Posts Tagged ‘Department of Justice’

The House should slow down on a flawed intelligence authorization bill

Tuesday, June 24, 2014 at 12:33 pm by

This post was originally published by Daniel Schuman from Citizens for Responsibility and Ethics in Washington on June 23, 2014 and is shared with permission.

On Friday, House leaders placed the Senate’s Intelligence Authorization bill on a fast track that would avoid substantive consideration by the full House, including the ability of representatives to offer amendments. The bill, introduced by Senate Intelligence Committee Chair and surveillance-enthusiast Sen. Dianne Feinstein (D-CA), was passed by the Senate on June 11 and does not reflect the deep concerns many have regarding the behavior of the intelligence community. A floor vote should be deferred until the House has a full opportunity to work its will, including a rigorous debate on the legislation and the opportunity to consider amendments on the House floor.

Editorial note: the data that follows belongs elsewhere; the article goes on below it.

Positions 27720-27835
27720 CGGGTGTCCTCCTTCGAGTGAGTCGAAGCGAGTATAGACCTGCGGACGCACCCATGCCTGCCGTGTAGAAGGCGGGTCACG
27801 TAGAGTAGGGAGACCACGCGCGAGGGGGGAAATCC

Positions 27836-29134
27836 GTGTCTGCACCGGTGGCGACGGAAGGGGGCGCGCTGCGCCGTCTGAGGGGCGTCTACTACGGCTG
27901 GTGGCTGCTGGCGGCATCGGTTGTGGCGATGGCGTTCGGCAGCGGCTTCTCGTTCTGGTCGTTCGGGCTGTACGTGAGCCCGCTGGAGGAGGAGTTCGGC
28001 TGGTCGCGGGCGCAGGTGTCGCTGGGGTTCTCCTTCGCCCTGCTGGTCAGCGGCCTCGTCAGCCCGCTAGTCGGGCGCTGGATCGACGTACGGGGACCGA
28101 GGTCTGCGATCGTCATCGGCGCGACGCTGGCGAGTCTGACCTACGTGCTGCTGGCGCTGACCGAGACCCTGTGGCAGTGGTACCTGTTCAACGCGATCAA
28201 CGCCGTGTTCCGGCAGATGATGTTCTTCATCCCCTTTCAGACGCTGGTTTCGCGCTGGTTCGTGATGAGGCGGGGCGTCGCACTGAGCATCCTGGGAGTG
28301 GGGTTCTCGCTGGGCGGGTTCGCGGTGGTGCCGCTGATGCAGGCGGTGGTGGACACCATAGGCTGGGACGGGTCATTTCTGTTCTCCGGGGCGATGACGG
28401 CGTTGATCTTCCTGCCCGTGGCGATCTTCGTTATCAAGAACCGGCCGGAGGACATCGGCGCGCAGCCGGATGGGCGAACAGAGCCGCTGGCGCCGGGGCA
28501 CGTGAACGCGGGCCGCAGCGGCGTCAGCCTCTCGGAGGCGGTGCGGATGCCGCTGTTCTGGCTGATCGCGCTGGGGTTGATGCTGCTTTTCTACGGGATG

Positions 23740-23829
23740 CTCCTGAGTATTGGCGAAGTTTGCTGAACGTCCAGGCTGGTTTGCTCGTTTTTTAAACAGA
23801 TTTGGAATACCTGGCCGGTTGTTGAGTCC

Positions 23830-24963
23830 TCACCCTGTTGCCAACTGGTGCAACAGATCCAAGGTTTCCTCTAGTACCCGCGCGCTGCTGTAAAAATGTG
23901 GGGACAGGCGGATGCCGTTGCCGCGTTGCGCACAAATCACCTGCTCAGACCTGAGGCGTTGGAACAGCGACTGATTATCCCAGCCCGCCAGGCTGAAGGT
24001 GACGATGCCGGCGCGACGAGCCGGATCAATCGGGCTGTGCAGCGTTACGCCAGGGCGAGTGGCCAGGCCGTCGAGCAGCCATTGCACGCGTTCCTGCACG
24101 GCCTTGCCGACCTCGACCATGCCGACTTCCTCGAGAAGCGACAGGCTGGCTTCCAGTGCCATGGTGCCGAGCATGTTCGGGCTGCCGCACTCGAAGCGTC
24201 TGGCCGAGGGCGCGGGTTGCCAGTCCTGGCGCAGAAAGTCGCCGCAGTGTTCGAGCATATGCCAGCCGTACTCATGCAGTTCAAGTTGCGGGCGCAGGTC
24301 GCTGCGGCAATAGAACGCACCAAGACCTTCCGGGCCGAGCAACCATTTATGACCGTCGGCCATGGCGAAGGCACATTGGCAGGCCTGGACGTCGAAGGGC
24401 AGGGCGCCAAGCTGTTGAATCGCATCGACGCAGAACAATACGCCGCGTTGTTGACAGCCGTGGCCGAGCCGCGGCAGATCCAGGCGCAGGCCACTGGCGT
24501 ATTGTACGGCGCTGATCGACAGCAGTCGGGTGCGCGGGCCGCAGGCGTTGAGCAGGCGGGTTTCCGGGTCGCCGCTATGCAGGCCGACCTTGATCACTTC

Friday afternoon’s Whip Notice contained a notice by the Office of the Majority Leader that the Intelligence Authorization bill would be considered for “suspension” as early as Tuesday. Generally speaking, only non-controversial bills are put on suspension. For suspension bills, just 40 minutes of debate is allowed, with no opportunity for amendment unless an amendment is included in the motion to suspend. Because of these limits on debate, motions to suspend require a two-thirds affirmative vote to pass. The Intelligence Authorization bill should not be considered under suspension; the usual process likely was bypassed after House leaders grew alarmed by successful votes to put limits on the NSA through floor amendments to the Defense Appropriations Act.

What is there to hide?

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Court forces disclosure of police camera footage in Seattle

Wednesday, June 18, 2014 at 10:17 am by